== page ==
The idea that the public school system needs to transform from its factory-based model to a 21st-century student-centric design is repeated so often it’s become axiomatic. On Digital Learning Day in February, President Obama himself said that “the effective use of digital-learning tools . . . [helps ensure] no student is overlooked and every child receives the world-class education needed to excel in the 21st century.”
But transitioning from a factory to a student-centric model is no small task. It takes monumental re-architecting not only of decades of regulation, but also of the basic data, assessment, and reporting systems that provide the operational backbone to the task of delivering free public education to 50 million students.
Two suggestions offer a starting point for the task of reconfiguring that data backbone. The first is that a student-centric data system requires a shift away from tracking compliance with ESEA and state-accountability frameworks based on seat-time to a new focus on tracking each student’s progress toward mastering competencies. Susan Patrick and Chris Sturgis make the point in this excellent report that competency-based learning is one of the keys to cracking open the assumptions that undergird the current education structure. Students need to be able to advance based on their personal readiness, not based on the number of minutes they spend in their seats at school.
The authors note that current data systems are not geared for managing a competency-based system. “The problem,” they say, “is that district data systems have been designed in the same silos as compliance policies for reporting: ten elements for student demographic data, attendance based on seat-time, and end-of-year NCLB assessments that don’t inform instruction.” In contrast, students of the future will not care about seat-time compliance (we can hope) and instead will focus on actually learning things. To do that, they will need systems that create individual learning plans, including mapping which competencies they have mastered and which are up next. Khan Academy’s Knowledge Map is one way of visualizing that kind of competency tracking.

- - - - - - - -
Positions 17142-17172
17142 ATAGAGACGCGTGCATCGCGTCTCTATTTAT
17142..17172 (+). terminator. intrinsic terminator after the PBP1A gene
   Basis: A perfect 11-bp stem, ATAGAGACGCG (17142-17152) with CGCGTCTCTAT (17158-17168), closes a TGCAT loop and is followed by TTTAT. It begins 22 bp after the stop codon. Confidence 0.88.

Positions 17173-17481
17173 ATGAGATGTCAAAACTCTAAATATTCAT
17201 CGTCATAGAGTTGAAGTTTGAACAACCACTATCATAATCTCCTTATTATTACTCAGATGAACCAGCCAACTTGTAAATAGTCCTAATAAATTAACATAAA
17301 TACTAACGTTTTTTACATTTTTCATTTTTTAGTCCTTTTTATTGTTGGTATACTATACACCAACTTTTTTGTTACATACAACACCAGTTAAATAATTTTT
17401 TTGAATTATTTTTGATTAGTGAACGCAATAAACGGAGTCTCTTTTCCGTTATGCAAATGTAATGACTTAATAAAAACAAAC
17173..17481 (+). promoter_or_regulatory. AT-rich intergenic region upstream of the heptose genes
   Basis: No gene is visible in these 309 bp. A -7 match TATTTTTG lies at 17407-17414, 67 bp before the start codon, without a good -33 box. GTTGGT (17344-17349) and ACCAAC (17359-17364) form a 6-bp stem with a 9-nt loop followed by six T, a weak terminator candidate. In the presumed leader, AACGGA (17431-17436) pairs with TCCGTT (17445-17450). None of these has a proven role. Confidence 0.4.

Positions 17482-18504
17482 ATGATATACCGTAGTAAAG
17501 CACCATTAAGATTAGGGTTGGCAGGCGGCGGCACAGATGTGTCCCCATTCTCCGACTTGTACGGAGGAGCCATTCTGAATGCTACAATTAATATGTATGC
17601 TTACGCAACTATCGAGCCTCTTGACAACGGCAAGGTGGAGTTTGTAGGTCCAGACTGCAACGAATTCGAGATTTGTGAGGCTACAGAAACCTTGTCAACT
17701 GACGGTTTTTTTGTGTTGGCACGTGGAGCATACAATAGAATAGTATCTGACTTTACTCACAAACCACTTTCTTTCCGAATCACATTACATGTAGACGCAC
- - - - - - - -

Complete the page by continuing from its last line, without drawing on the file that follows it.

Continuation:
Western Governors University (WGU) provides a great template. WGU has developed a strong name for itself in the postsecondary education world because of its leadership in building an online system to grant degrees based solely on students demonstrating competency in their courses of study. This laser focus on outcomes has required WGU to piece together a unique data architecture. Innosight Institute recently published a case study detailing WGU’s competency-based information system here.
The second suggestion is that states should take the lead in building an integrated data system for all the users in their system. Districts are the wrong locus of responsibility. For one thing, state compliance procedures largely dictate the shape of the system. If the state focuses on seat-time attendance and year-end assessments, then those elements will drive system needs. Alternatively, if states want performance-based learning and student growth, then they require a very different assessment and reporting process. States should create the data system to support whatever model they impose.
Furthermore, states are the right size to provide the integration necessary for a seamless student experience. Regardless of where they live in the state, students need a consistent understanding of required competencies toward earning a state diploma, a unified on-demand set of assessments to measure those competencies, and a simple platform to monitor their individual programs. The state is in the best position to provide that integrated experience.
As state policymakers debate the future shape of digital learning in their states, they would be wise to create ample provision for reconfiguring the data system that will be the operational backbone of their vision.